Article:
When President Biden released his 2023 budget request, he generated excitement among national HIV/AIDS advocates by proposing a 10-year $9.8 billion investment in a national pre-exposure prophylaxis (PrEP) program for uninsured Americans. The scale of the funding is reminiscent of the Ryan White HIV/AIDS Program that has done so much for treatment access for people living with HIV in the United States. Given recent analyses demonstrating that improved coverage for PrEP medication and labs via special state programs or Medicaid expansion translates into significant increases in uptake, there is much to celebrate in the announcement. 

But for those of us who have worked for a decade to increase PrEP access for Black, Latinx, transgender, and gender diverse people, the key question is: Will this program, should it make it through significant congressional hurdles, really translate into access for those who need PrEP the most? 

The proposed program as it stands in the budget has relatively few specifics (see page 191 of the HHS operating plan) although it appears to draw significantly from a white paper published in December 2021 by a team out of Johns Hopkins University (JHU). 

One of the stated goals of this proposal is to advance equity; however, good intentions and thoughtful design do not always translate into equitable implementation. For this reason, the JHU team reached out to several stakeholders with expertise in equitable PrEP access to coauthor a series of articles to be included in a forthcoming special edition of the Journal of Law, Medicine, and Ethics. Given the early momentum for a national PrEP program we — as authors of two key articles on equity in PrEP access — are releasing our contributions to the edition ahead of print. We and the JHU team have done so with at least two objectives: 1. To ensure that health systems policy-speak does not eclipse requests from advocates for a well-rounded national program that centers the needs of Black, Latinx, and transgender and gender diverse people. 2. To call for a transparent and participatory approach to advocacy going forward, particularly as national advocates prepare a national legislative strategy for the program. 

Equity and the Price of PrEP

One thing is clear with the funding in the national PrEP proposal; the less we are forced to spend on medications, the more we can spend on key ancillary services, an expanded provider network, demand creation, provider education, and everything else our communities need to truly access PrEP. For this reason, much of the JHU proposal focuses on getting medication costs down. While we will need to do better to outline a budget that meaningfully invests remaining resources in communities of color, women, and transgender and gender diverse individuals; this is a necessary first step to maximize our resources.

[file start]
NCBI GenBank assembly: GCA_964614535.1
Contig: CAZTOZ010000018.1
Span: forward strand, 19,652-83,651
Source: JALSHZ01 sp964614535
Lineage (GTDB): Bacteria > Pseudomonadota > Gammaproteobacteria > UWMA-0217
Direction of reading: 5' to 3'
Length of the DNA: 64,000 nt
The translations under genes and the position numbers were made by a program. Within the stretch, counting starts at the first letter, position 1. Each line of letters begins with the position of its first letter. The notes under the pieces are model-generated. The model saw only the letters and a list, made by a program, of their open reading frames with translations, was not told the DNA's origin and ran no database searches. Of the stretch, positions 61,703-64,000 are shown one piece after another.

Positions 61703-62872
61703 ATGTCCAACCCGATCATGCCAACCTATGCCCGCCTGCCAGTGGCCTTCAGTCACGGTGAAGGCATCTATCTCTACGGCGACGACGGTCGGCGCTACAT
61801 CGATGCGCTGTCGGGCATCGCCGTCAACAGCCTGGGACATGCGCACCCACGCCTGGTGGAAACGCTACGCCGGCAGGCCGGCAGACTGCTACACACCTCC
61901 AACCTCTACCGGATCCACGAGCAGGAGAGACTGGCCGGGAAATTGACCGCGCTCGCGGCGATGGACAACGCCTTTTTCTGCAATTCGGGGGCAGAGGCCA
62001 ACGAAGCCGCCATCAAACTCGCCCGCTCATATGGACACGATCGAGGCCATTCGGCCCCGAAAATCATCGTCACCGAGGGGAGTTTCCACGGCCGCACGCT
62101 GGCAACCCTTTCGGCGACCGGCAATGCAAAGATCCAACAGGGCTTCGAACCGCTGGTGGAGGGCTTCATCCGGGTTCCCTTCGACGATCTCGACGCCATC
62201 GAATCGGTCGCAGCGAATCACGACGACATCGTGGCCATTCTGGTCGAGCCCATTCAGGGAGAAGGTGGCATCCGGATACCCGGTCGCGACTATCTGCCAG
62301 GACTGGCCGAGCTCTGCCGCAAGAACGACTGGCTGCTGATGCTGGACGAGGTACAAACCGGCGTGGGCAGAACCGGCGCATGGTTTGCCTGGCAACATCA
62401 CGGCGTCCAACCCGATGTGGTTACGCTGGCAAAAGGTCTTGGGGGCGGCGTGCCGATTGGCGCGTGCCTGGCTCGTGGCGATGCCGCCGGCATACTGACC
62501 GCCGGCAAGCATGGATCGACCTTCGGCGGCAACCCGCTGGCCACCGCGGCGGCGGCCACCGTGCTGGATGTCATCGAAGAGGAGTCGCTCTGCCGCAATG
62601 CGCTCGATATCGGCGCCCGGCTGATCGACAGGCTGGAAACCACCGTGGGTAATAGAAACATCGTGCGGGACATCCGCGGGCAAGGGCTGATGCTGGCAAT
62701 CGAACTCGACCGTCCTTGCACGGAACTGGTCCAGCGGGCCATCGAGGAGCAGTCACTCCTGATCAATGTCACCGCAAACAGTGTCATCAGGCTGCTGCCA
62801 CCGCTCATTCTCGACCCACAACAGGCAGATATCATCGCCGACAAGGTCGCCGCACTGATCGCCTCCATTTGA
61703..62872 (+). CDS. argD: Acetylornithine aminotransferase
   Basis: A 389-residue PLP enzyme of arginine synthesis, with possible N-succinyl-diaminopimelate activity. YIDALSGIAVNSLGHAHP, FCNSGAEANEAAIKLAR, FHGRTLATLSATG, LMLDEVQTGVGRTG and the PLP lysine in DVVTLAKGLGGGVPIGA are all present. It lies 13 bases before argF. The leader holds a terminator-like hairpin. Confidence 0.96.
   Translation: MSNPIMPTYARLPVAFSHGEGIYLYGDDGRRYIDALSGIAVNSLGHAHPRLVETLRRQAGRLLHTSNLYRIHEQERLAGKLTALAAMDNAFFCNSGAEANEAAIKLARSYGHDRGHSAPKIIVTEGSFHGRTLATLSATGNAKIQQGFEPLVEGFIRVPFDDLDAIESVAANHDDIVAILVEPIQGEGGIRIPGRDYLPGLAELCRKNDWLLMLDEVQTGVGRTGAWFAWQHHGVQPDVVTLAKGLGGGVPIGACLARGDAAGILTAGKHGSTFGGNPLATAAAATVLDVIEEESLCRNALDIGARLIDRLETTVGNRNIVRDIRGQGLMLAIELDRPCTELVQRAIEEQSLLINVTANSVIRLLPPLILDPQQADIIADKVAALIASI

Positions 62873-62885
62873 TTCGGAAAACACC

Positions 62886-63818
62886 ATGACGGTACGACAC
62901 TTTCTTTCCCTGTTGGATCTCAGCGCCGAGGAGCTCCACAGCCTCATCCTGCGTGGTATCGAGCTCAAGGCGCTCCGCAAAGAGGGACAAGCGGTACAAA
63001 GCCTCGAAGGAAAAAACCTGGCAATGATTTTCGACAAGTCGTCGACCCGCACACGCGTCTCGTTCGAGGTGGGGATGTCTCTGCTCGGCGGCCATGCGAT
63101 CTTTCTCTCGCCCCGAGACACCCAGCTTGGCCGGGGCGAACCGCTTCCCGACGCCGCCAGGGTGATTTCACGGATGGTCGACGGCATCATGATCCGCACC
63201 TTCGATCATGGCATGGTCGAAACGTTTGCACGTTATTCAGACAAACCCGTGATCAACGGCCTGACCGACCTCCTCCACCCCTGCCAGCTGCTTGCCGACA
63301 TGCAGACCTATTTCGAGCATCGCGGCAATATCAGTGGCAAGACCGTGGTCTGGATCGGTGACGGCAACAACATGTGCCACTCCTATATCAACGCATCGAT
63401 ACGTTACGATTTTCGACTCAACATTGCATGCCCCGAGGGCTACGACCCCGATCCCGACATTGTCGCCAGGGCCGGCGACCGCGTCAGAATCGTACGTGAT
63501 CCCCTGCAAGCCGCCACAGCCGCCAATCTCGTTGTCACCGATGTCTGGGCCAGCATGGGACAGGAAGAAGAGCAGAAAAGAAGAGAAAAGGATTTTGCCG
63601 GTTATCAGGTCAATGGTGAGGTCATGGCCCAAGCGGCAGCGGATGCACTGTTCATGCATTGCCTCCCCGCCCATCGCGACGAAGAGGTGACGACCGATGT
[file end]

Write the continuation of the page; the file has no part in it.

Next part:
Kenyon Farrow takes the link between price and equity even further in The Downstream Impacts of High Drug Costs for PrEP Have Hindered the Promise of HIV Prevention. Farrow argues that even with copay cards and patient assistance programs, high PrEP costs have severely limited potential uptake since PrEP was approved in 2012. 

“[H]igh drug list prices for antiretroviral medications including those used for prevention, still impact access to these drugs downstream, even when the patient has low or no out of pocket costs. And while patient assistance programs can help cover some of those out-of-pocket costs for people who are not insured or cannot afford the prescription co-pays, they have not been enough to increase equitable access. The high list prices of the initial brand name drugs for PrEP have dictated PrEP delivery systems in the U.S., including how PrEP was marketed, clinical guidelines to determine PrEP eligibility, and prior authorization requirements from payers.”

Farrow goes on to hypothesize that high cost may also have limited the populations addressed by PrEP campaigns. “[O]ne question that should be explored by historians, bioethicists and other social scientists is whether or not the decision to nearly exclusively market PrEP to gay and bisexual men (until there was pushback from cisgender women and transgender activists) was at least in part due to the cost of the medication itself. Or were the very complicated sexual risk assessments in the early clinical guidelines that made it so that many Black and Brown men and women were missed as not having enough risk factors was either consciously or unconsciously written knowing a broader population of PrEP users would stretch already grossly underfunded city, county and state HIV/STD public health programs.”